40 Years On: Why Shirley Babashoff’s Making Waves Is The SwimVortex Book Of 2016

Making Waves - Shirley Babashoff - Santa Monica Press

Making Waves is the SwimVortex book of the year, not only because it is a good and painful and difficult and informative read but because it delivers the twin track to the doping court cases, the Stasi files, the victims in court and the criminal convictions in Germany. Both sides of a losing coin. Toss is up and pray for Rio. In the context of 1976 and in the context of 2016, this book is powerfully significant. I commend Making Waves to you. Read it and weep.

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sippy brennan

Another amazing article Craig!

Attila Riez

“Well, except for their deep voices and moustaches, I think they’ll probably do fine.”
It all comes down to this one single line.
If I may have a personal touch on this issue, from Hungarian point of view: At that time we, Hungarian teenage boys, every year spent a few weeks in East Germany, where the main POI were the cute girls. Also, for them Hungary, being the only “Western “country” allowed to travel to, we made plenty of friendships at Lake Balaton with them over the summer seasons. I personally can confirm that none of them looked like a gorilla.
Then I clearly remember the tear-jerking moments, when a few years later on our “Little Mouse” was standing on the top of the podium surrounded by genetically modified GDR monsters. Six years later, she was willing to finish her carrier and say goodbye with a double in Rome, in ’94. The whole country was shocked to see that she was only 5th on 100m and was beaten on 200m by a Chinese. Being literally a national hero, she had to spend two more years with hard training to have that farewell with a gold (and a bronze on 400 medley) in Atlanta. She didn’t even try 100m as she lost her confidence for ever on that event in Rome.
And here we go in 2016, 20 years later. How many times was Katinka (and not only she) inside the WR time on the first 300 metres? She must be weak at the free leg. But she is not…

Steve Levy

There are several issues here, and as an American, I’ll offer my POV.

In 1920, the 19th Amendment gave women in the US the right to vote – but in 1976 no Amendment gave Shirley the right the speak her mind. Silence wasn’t in her DNA; truth-telling was.

In my mind, her strength 40 years ago and through the years will go down as being as important as the contributions of Ida Well, Mercy Otis Warren, Harriet Tubman, Harriet Beecher Stowe, Elizabeth Cady Stanton, Sacagawea, Rosa Parks, Sandra Day O’Connor, Dorothy Lange, Billie Jean King, Grace Hopper, Rachel Carson, Elizabeth Jane Cochran (Nelly Bly), and Susan B. Anthony. Sadly, like most of these people, it’s taken far more time to recognize her for her impact on sports and society – a cross that so many women leaders have to bear.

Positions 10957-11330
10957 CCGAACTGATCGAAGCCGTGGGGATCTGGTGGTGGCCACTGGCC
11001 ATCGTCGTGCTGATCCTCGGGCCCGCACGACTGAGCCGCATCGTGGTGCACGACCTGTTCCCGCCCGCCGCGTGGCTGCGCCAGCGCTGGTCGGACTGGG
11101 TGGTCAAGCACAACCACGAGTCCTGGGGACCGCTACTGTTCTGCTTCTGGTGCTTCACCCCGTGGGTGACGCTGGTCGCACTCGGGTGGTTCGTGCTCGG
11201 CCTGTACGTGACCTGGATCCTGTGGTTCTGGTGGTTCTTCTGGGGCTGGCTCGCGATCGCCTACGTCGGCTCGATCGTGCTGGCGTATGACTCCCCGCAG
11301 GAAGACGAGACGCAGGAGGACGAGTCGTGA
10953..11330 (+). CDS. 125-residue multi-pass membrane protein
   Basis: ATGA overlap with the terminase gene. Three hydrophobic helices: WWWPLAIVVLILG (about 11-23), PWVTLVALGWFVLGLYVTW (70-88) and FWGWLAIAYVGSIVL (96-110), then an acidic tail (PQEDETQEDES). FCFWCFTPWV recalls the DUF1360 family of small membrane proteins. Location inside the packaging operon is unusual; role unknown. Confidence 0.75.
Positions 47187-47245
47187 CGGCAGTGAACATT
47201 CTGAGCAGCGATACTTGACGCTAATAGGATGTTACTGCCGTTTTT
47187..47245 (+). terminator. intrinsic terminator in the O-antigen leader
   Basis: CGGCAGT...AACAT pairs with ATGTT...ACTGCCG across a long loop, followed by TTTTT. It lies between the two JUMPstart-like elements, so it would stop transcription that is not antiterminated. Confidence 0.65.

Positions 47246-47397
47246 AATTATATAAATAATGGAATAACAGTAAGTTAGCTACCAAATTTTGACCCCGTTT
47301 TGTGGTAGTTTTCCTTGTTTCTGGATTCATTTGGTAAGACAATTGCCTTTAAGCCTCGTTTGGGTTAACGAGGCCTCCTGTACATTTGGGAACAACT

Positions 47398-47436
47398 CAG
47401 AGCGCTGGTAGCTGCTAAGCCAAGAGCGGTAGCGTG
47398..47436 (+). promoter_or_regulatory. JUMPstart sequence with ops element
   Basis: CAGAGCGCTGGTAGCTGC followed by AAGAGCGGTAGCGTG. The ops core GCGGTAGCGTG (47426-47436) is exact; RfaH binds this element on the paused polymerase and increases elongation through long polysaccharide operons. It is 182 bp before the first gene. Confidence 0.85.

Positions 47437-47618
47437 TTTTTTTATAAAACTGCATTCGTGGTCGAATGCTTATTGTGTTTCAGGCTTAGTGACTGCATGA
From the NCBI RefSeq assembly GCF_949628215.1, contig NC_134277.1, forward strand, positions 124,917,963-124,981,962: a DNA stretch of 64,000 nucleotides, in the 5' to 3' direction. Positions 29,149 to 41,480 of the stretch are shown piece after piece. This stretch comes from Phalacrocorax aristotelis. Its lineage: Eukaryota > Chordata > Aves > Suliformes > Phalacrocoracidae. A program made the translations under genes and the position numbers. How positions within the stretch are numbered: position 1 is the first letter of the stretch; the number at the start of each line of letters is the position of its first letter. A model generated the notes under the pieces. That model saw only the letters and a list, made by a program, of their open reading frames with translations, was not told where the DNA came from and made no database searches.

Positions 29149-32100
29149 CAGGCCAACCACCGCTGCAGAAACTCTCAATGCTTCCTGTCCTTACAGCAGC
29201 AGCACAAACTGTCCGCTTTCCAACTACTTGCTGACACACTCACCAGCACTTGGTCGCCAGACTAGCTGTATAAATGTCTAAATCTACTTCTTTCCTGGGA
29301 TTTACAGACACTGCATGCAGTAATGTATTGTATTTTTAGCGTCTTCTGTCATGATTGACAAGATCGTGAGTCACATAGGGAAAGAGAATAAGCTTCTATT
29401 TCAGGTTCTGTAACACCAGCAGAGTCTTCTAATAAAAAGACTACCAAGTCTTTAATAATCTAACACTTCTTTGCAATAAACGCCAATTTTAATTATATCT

Strong people, strong voices…leaders. Misogynists fear strong women – and I find it not the least bit odd that the IOC (https://www.olympic.org/executive-board#composition) and FINA (http://www.fina.org/gms-function/fina-bureau) have for decades kept the number of women on their Boards low – between the two Boards there are 41 members…and five women.

America! Where much of the Women’s Rights movement began – and US-based associations such as the the USOC and USA Swimming have sat on their hands for decades. Where the 2016 Rio team is comprised of 261 men and 292 women (in 1976, there were 278 men and 118 women).


I can almost hear this being said in the sports organization hallways through the decade, “If we keep ignoring Babashoff maybe she’ll just go away”; the stench of ignoring the obvious still continues to waft along the hallways of the IOC and FINA.

Perhaps it’s not so ironic that she became a postal carrier for an organization with the motto, “Neither snow, nor rain, nor heat, nor gloom of night, stays these couriers from the swift completion of their appointed rounds.”

It’s taken 40 years but the mail has been delivered and the message is unequivocal…


Great Article Craig. It so unfortunate that the current custodians of swimming and the Olympic movement don’t seem to appreciate dark history of the sport, the victims both those doped and those denied medals and the need to ensure that this never happens again or a least not on that scale.

It beggars believe that in 2016, the leaders of sport are still prepared to perpetuate State Sponsored doping through their lack of firm sanction and bowing to the commercial/monetary/political pressures.

Perhaps you should send a pack of books/DVDs from Babashoff/The Last Gold to Cornel Marculescu, Thomas Bach and others and ask then to read and understand the history of the sport they are entrusted to nurture. I would be happy to contribute to the cost.

Craig Lord

Thanks Steve

Craig Lord

🙂 perhaps I will, BoeteMate

Steve Levy

Perhaps it’s just coincidence but the NBC Today Show just aired a piece about “The Last Gold”, ending with – and I’m paraphrasing – Matt Lauer stating that doping is still a major problem in sports…

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